How Will Russia’s G8 Presidency Affect Africa?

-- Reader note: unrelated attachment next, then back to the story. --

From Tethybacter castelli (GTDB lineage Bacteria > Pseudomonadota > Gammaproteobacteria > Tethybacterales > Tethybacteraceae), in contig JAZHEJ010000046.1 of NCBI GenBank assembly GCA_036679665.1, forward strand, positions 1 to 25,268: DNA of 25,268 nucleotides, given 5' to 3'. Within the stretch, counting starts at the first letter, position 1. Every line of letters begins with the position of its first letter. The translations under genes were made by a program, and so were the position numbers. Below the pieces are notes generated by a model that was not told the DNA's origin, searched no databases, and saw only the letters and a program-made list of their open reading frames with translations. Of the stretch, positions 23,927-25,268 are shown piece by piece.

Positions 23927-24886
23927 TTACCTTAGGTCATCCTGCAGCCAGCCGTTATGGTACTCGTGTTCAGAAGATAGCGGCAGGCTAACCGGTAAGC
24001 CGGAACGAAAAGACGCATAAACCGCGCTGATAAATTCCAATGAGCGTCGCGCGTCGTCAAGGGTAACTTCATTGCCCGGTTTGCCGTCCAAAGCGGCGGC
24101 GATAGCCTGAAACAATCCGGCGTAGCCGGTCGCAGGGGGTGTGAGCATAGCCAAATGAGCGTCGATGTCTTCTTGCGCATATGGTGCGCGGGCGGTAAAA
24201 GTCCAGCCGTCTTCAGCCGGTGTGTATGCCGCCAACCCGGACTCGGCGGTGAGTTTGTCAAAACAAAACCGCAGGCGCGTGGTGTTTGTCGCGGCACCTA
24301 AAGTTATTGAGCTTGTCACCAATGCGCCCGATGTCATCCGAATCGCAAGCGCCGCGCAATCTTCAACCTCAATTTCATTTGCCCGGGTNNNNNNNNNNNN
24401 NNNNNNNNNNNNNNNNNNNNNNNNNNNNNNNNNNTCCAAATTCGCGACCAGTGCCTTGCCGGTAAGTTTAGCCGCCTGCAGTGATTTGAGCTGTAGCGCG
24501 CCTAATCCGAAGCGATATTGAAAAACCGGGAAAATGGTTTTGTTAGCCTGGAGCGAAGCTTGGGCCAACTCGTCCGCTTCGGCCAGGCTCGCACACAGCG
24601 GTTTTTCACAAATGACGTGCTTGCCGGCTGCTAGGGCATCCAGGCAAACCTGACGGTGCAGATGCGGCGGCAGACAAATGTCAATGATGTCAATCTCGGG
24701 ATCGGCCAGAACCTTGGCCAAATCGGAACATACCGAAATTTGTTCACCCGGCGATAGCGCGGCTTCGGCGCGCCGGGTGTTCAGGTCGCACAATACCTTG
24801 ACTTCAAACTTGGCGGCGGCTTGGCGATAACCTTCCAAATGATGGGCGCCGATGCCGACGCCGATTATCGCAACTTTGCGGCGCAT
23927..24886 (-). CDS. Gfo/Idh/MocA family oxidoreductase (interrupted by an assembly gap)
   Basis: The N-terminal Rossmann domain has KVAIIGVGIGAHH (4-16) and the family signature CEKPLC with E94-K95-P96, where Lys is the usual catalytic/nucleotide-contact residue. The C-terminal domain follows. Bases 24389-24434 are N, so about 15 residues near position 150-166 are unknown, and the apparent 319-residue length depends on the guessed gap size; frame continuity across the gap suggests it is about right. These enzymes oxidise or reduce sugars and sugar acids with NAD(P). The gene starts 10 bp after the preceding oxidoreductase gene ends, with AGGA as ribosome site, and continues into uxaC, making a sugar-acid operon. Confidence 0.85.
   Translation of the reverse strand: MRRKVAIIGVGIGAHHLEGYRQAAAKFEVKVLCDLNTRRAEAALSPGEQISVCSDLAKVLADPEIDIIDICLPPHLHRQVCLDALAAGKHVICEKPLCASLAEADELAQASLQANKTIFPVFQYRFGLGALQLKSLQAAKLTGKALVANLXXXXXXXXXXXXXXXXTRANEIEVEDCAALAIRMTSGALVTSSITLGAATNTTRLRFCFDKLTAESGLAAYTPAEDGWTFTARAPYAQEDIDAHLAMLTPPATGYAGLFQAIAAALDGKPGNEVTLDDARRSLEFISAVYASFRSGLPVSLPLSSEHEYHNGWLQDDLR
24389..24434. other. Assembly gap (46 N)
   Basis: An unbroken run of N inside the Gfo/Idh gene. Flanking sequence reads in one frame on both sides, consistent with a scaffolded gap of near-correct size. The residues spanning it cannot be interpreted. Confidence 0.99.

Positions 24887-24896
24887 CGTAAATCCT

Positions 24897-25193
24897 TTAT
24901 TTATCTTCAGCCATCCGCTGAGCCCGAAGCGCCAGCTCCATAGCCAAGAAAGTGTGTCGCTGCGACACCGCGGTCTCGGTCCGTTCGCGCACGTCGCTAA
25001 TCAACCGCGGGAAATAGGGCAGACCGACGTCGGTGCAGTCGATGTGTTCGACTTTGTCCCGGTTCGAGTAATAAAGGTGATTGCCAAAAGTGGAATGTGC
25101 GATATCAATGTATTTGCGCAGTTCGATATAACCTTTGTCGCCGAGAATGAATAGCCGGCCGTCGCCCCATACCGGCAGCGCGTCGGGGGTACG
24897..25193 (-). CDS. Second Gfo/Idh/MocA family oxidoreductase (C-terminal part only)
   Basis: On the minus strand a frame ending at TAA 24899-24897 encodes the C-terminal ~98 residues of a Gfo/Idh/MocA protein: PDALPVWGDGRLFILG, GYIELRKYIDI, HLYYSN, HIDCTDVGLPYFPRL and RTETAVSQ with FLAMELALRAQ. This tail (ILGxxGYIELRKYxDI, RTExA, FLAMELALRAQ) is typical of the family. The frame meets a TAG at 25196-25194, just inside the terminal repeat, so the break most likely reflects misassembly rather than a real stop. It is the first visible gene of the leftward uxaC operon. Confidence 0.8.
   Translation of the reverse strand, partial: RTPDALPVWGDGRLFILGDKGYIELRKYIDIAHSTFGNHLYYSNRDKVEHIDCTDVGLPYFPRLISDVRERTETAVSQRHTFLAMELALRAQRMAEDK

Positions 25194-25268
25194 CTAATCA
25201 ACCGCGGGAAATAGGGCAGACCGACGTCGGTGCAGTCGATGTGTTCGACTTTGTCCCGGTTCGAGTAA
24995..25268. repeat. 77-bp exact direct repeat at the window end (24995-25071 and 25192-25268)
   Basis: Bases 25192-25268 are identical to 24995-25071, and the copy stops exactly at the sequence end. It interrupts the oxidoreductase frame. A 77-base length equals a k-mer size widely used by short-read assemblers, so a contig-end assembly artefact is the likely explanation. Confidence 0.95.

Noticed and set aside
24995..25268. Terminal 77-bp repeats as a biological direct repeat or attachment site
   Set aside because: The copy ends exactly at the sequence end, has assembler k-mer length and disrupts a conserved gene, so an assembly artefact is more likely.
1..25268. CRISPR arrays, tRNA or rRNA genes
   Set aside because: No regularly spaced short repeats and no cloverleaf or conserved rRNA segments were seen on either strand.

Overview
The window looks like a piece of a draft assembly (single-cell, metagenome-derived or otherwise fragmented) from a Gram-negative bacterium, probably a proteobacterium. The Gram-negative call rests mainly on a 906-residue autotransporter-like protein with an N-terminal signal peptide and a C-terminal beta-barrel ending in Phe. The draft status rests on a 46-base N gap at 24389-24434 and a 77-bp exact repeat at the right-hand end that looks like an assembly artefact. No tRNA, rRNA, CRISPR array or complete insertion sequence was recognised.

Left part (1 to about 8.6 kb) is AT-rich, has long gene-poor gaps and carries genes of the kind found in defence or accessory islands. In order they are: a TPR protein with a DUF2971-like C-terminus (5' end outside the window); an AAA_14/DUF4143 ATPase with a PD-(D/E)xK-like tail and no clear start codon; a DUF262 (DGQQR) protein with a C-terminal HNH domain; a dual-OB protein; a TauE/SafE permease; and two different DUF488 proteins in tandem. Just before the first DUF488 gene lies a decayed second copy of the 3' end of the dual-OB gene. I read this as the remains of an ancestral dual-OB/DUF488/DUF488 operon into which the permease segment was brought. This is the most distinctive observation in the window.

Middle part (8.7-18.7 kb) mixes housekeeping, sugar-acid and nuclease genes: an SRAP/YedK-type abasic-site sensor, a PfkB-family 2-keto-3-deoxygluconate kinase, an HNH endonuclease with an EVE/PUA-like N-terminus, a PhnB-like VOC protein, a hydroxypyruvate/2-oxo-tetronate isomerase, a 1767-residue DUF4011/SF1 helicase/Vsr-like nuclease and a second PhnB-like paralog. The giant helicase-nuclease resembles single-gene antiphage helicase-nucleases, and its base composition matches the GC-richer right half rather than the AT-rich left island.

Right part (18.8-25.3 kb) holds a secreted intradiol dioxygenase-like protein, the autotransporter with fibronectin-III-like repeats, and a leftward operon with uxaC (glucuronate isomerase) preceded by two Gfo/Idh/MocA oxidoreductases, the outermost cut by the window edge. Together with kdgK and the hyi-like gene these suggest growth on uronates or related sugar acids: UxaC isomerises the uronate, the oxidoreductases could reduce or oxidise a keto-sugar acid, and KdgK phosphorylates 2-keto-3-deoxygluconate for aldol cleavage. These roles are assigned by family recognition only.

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As Russia assumed the Presidency of the G8, New Era’s Max Hamata approached the Russian Ambassador, Nikolay Gribkov on the essence of Russia’s G-8 Presidency to Africa and the Southern African Development Community (SADC). He spoke on the need for African permanent representation on the United Nations Security Council and Russia’s role in the stabilization of the Democratic Republic of Congo (DRC) and how Russia’s G-8 Presidency will affect relations with SADC. MH: Russia has enjoyed sound relations with most African countries. In fact Russia played a crucial role in the emancipation of African countries with Namibia’s independence having largely been a factor of Russian support. What can Africans expect from your G8-Presidency? NG: Let me first first explain Russia’s relations in the context of the G-8 Presidency? Despite major changes in Africa in the past decades, it still remains the most distressed region in the world. Numerous armed conflicts still rage on the continent, resulting in millions of casualties recently. The socioeconomic situation in many African states is quite complex, often having a chronic crisis nature. The region’s real problem is poverty, with a substantial share of the population of African countries being on the edge of physical survival. The unfavorable situation in Africa has obstructed full-scale participation of countries on the continent in global policies and international economic ties, having turned into a factor posing a threat to regional, as well as global, stability. Huge material and human resources have been employed in peacemaking operations in the region, humanitarian aid and post-conflict restoration. In this context, it is very important to make sure that what is happening in Africa should get adequate and increasingly active reaction on the part of the international community, including the G8 group as a club of the world’s most influential countries. MH: When has Africa become a concern to the G-8 and why? NG: Africa has been in the center of attention of the G8 for a rather long period, but it has been given more focus in its agenda since 2001, when during a summit meeting in Genoa, Africans presented to the G8 leaders their New Partnership for Africa’s Development (NEPAD) program aimed at turning the continent into an area of peace and stability and putting it on the path towards sustainable economic growth and development. The program, the first document of its kind developed by Africans themselves, proclaims own responsibility of countries in the region for their development. At the same time, it states the need for the international community to provide maximum assistance to Africa. G8 leaders hailed the NEPAD program and agreed to support efforts by African countries aimed at dealing with acute problems on the continent. A decision was made to shift to new partnership relations with African states, based on the principle of mutual responsibility: with Africans being responsible for radical economic and democratic restructuring and G8 members providing support for countries showing their readiness to implement reform. In pursuance of those accords and with the purpose of promoting the implementation of the NEPAD program, a long-term action plan for Africa was adopted by the G8 during a summit meeting in Kananaskis in 2002, which is to serve as an instrument for the mobilization of wide international efforts in support of own steps made by countries on the continent. The plan was drawn up by specially appointed personal representatives of the G8 leaders for Africa (the personal representative institute still functions, dealing with the goal of monitoring the performance of the plan). MH: What is your position on Africans demand for a permanent seat on the UN Security Council and will you use your influence during your Presidency to push for a permanent African seat? NG: We support the initiative for Africa to be represented on the Security Council. It is out of respect and dignity that we feel that Africa gets a permanent seat on the Security Council. What is needed is to find consensus on the subject and we hope this does not lead to division of the UN. MH: How does Russia intend dealing with African armed conflicts during your presidency? NG: While favouring the shaping up of a complex approach to dealing with Africa’s acute problems, our country, in line with its UN Security Council status, has made a weighty contribution to peacemaking activities on the continent, including the drawing up, in the Security Council’s framework, of a strategy for the settlement of particular armed conflicts and defining mandates for relevant peacemaking operations. Russian troops and Interior Ministry employees – around 140 at the moment – are employed in all UN peacekeeping operations in Africa – in Burundi, the Democratic Republic of Congo, Western Sahara, Sierra Leone, Ethiopia, Eritrea, Cote d’Ivoire, Liberia and Sudan. Russia is training peacemakers for Africa. Opportunities are being considered for wider cooperation with African states in that sphere. Our country intends to continue to do everything possible to promote the strengthening of stability in Africa, promote the development of African countries’ own anti-crisis potential. Practical aspects are being elaborated for Russian organizations’ participation in the realization of relevant international programs. MH: Are issues of trade deficit with G-8 countries, education and health on your agenda ? NG: Our assistance to Africa is certainly not limited to that. Large-scale trade preferences have been granted to countries in the region. Russian legislation stipulates that traditionally exported goods of the least developed countries, including African countries, shall be exempt from import customs tariffs. The preferential treatment regime applies to the bulk of African imports into Russia. Our assistance to Africa is certainly not limited to that. Large-scale trade preferences have been granted to countries in the region. Russian legislation stipulates that traditional exported goods of the least developed countries, including African nations, shall be exempt from import customs tariffs. The preferential treatment regime applies to the bulk of African imports into Russia. Substantial assistance has been provided to the continent in the sphere of personnel training. More than 700 scholarships a year have been provided from the federal budget to African countries. Since 2004, cooperation in that sphere has widened to include personnel training for subregional organizations, in particular, the Southern African Development Community (SADC). A substantial number of African citizens study in our country on a compensation basis. A new form of cooperation is the creation of joint educational institutions in Africa. Preparations are underway for the opening of Russia-Egypt University in Cairo. Substantial assistance has been provided in the health sphere. In line with Russia’s previous commitments to contribute $20 million to the Global Fund to fight AIDS, Tuberculosis and Malaria, from 2002 through 2006, $15 million has been transferred into the Fund. A decision has been made to contribute an additional $20 million between 2005 and 2008. Besides, $8 million was transferred to the Global Poliomyelitis Eradication Initiative between 2003 and 2005. Joint “field” projects with G8 partners look very promising, in particular, plans to send Russian specialists in laboratory HIV/AIDS diagnostics, in line with the Russian-US accords reached at the top level, to Ethiopia and Namibia to train local medical personnel. MH: Will your Presidency adversely affect your relations with Africa? NG: The overall direction of our efforts, joint activities of the G8 with Africa will not change in the future, in particular, in 2006, when our country chairs the G8. During the period of Russia’s presidency, plans call for ensuring succession in Africa-related activities of the G8 by integrating African problems in the general context of priorities such as energy security, education, combating infectious diseases, and the holding of a meeting of the Africa Partnership Forum in Moscow in October next year. During the APF event in October, plans call for adopting the first report on the headway of realization of the APF joint action plan mentioned above. It is to be prepared by the APF Secretariat now being created at OECD headquarters. Besides, we are ready to consider providing assistance in the holding of an APF meeting in Africa in April. Plans call for organizing, in the APF framework, separates events for personal representatives of the G8 leaders for Africa and holding in Moscow two meetings of experts on peacemaking on the continent. Russia intends to continue to energetically promote finding comprehensive solutions to problems facing the continent. It is open for constructive interaction with the G8 partners, other concerned countries and African states with the purpose of attaining the goals. It is very important to make sure that what is happening in Africa should get adequate and increasingly active reaction on the part of the international community, including the G8 group as a club of the world’s most influential countries. MH: Moving to SADC what is Russia’s involvement in stabilizing the DRC? NG: Russia is also training peacemakers for Africa. Opportunities are being considered for wider cooperation with African states in that sphere. Our country intends to continue to do everything possible to promote the strengthening of stability in Africa, promote the development of African countries’ own anti-crisis potential. Practical aspects are being elaborated for Russian organizations’ participation in the implementation of relevant international programmes. MH: Can your elaborate on the Russian-SADC partnership in the context of your Presidency? NG: We should primordially mention that the positions of Moscow and SADC nations are essentially congruent in the multilateral approach to the main problems of the modern time, emphasizing international law and the UN central coordinating role. SADC welcomes Russia’s growing political and economic presence in Southern Africa, considering this to strengthen regional and global stability and balance. It also enables the SADC nations – and most of them maintain friendly relations with Russia since long ago – to be more autonomous in their internal and external policy, based on priority of their national interests. Nowadays, the Memorandum of Understanding between the Government of the Russian Federation and SADC, signed in September 2003, is the basis for the development of Russia-SADC relations. That MoU is the first document of this kind in our relations with Africa’s regional organizations. It is a frame agreement. More ones must be signed to specify directions of the cooperation. Those could be e.g. political interaction, trade and economic cooperation, bridging between enterprises and financial structures, culture, science and technologies, health, agriculture, transport and communication, prospecting for mineral and other natural resources, ecology, emergency situations control, energy. Most promising for the nearest future are mining, energy, infrastructure development, and education. Particularly in 2006, the year of Russia’s G8 presidency, brought about a relevant example of G8 joint approach to fighting dangerous infections in SADC region. A group of Russian physicians has recently toured Southern Africa to study the HIV/AIDS and TB situation. And this is only the very beginning. More Russian doctors are to come to the SADC region through bilateral, Russia/SADC, and G8/SADC programmes. The Russian Federation has provided targeted humanitarian aid to African countries for clean-up after natural calamities, has taken part in the financing of the humanitarian activities supervised by the UN High Commissioner for Refugees office and the UN World Food Program. The overall direction of our efforts, joint activities of the G8 with Africa will not change in the future, in particular, in 2006 – the year our country chairs the G8. During the period of Russia’s presidency, plans call for ensuring succession in Africa-related activities of the G8 by integrating African problems in the general context of priorities such as energy security, education, combating infectious diseases, and the holding of a meeting of the Africa Partnership Forum in Moscow in October next year. During the APF event in October, plans call for adopting the first report on the headway of realization of the APF joint action plan mentioned above. It is to be prepared by the APF Secretariat now being created at OECD headquarters. Besides, we are ready to consider providing assistance in the holding of an APF meeting in Africa in April. Plans call for organizing, in the APF framework, separate events for personal representatives of the G8 leaders for Africa and holding in Moscow two meetings of experts on peacemaking on the continent. Russia intends to continue to energetically promote finding comprehensive solutions to problems facing the continent. It is open for constructive interaction with the G8 partners, other concerned countries and African States with the purpose of attaining the goals. MH: Thank your for your time. NG: My pleasure.